Technology in Palliative Care (TIP):identification of digital health priorities for palliative care research using a modified Delphi method

Nwosu, Amara and McGlinchey, Tamsin and Sanders, Justin and Stanley, Sarah and Palfrey, Jennifer and Lubbers, Patrick and Chapman, Laura and Finucane, Anne and Mason, Stephen (2021) Technology in Palliative Care (TIP):identification of digital health priorities for palliative care research using a modified Delphi method. JMIR Aging. ISSN 2561-7605 (In Press)

[img]
Text (Technology in Palliative Care - JMIR - FINAL accepted version CLEAN)
Technology_in_Palliative_Care_JMIR_FINAL_accepted_version_CLEAN.pdf
Available under License Creative Commons Attribution.

Download (415kB)

Abstract

Background Developments in digital health has the potential to transform the delivery of health and social care to help citizens manage their own health. Currently there is a lack consensus about digital health research priorities in palliative care and a lack theories about how these technologies might improve care outcomes. Therefore, it is important for healthcare leaders to identify innovations to ensure that an increasingly frail population have appropriate access to palliative care services. Consequently, it is important to articulate research priorities as the first step to determine how we should allocate finite resources to a field saturated with rapidly developing innovations. Objective To identify research priority areas for digital health in palliative care. Methods We selected the digital health trends, most relevant to palliative care, from a list of emerging trends reported by a world-leading Institute of quantitative futurists. We conducted two rounds of Delphi questionnaire, followed by a consensus meeting and a public engagement workshop to establish final consensus on research priorities for digital technology in palliative care. We used the views of public representatives to gain their perspectives of the agreed priorities. Results One hundred and three experts (representing 11 countries) participated in the 1st Delphi round. Fifty-five participated in the 2nd round (53% of 1st round). Eleven experts attended the final consensus meeting. We identified 16 priorities areas, which involved many applications of technologies, including care for patients and caregivers, self-management and reporting of disease, education and training, communication, care coordination and research methodology. We summarised the priority areas into eight topic areas, which were: big data, mobile devices, telehealth and telemedicine, virtual reality, artificial intelligence, the smart home, biotechnology and digital legacy. Conclusions The identified priorities in this paper represent a wide range of important emerging areas in field of digital health, personalised medicine, and data science. Human-centred design and robust governance systems should be considered in future research. It is important that the risks of using these technologies in palliative care are properly addressed to ensure that these tools are used meaningfully, wisely and safely and do not cause unintentional harm.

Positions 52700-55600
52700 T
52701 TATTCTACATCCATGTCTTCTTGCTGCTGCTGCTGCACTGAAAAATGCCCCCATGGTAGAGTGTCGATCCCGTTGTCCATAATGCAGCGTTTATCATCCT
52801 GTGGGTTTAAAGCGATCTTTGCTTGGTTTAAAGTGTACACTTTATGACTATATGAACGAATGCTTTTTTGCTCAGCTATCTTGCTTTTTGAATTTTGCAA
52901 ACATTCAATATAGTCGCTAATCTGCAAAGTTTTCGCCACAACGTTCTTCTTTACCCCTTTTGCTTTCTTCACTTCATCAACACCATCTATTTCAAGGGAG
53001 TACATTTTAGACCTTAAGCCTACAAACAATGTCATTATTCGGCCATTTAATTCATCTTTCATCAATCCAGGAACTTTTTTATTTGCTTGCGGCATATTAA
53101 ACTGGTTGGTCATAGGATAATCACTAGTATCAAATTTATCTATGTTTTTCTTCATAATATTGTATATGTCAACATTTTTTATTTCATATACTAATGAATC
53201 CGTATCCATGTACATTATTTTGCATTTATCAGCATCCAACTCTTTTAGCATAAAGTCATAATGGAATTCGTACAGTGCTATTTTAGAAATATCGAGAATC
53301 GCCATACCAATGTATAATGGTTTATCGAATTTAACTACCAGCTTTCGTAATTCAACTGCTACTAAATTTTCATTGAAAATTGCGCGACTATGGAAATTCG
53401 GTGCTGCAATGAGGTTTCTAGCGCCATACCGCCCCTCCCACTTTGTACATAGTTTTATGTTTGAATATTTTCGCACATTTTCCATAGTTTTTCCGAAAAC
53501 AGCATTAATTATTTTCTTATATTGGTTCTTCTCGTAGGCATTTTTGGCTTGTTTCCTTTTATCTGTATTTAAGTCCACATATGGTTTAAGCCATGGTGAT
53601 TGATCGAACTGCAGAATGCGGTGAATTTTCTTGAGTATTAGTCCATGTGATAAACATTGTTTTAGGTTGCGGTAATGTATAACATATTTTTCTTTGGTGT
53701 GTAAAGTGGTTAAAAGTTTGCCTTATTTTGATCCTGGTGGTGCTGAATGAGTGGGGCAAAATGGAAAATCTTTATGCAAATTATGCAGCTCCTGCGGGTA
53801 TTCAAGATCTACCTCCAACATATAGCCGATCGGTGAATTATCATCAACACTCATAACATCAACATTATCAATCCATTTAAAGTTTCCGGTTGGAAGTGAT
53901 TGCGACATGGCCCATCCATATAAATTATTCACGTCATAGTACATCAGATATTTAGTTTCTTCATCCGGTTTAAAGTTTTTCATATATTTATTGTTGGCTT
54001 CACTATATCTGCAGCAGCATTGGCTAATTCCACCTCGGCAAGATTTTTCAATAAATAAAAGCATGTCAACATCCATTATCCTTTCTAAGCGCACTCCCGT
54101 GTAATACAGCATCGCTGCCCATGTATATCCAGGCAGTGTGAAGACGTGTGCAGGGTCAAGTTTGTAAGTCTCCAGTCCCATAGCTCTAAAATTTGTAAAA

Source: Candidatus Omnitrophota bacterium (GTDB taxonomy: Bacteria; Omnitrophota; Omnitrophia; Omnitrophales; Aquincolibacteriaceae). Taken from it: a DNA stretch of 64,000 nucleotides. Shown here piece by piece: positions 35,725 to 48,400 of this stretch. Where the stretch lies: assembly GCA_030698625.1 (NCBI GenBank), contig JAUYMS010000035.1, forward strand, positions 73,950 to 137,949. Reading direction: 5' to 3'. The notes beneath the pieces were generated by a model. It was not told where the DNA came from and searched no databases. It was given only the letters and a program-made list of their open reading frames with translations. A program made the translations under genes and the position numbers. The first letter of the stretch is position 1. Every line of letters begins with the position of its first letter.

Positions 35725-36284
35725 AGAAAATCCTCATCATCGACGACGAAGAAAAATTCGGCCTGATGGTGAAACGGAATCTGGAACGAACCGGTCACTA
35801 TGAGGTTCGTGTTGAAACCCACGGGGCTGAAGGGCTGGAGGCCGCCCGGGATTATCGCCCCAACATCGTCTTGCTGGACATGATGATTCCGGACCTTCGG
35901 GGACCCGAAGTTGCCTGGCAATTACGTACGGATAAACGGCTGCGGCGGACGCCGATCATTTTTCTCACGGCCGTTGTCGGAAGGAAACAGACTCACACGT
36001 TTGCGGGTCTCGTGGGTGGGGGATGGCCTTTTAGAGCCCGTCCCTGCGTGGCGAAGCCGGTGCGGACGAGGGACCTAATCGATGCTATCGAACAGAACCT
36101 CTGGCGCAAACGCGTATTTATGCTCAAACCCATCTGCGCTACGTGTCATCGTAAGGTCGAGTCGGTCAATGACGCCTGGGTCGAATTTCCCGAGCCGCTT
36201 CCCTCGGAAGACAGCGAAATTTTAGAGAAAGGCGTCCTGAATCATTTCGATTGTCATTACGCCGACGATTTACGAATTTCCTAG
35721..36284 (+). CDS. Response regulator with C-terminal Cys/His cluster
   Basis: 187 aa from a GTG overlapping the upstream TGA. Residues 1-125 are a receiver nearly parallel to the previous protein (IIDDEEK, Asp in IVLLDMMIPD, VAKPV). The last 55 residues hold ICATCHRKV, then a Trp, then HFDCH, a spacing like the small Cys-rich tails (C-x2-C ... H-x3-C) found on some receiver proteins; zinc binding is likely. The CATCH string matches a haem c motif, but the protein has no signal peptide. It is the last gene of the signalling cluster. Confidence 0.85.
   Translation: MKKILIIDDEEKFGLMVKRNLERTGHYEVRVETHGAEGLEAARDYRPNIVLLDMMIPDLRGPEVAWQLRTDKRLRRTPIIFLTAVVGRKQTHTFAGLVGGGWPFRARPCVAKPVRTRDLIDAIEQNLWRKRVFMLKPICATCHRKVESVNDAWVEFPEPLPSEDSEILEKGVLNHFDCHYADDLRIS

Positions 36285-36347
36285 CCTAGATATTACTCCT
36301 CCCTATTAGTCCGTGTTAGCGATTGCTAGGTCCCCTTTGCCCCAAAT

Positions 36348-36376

Item Type:
Journal Article
Journal or Publication Title:
JMIR Aging
ID Code:
162996
Deposited By:
Deposited On:
03 Dec 2021 14:11
Refereed?:
Yes
Published?:
In Press
Last Modified:
17 Jan 2022 06:23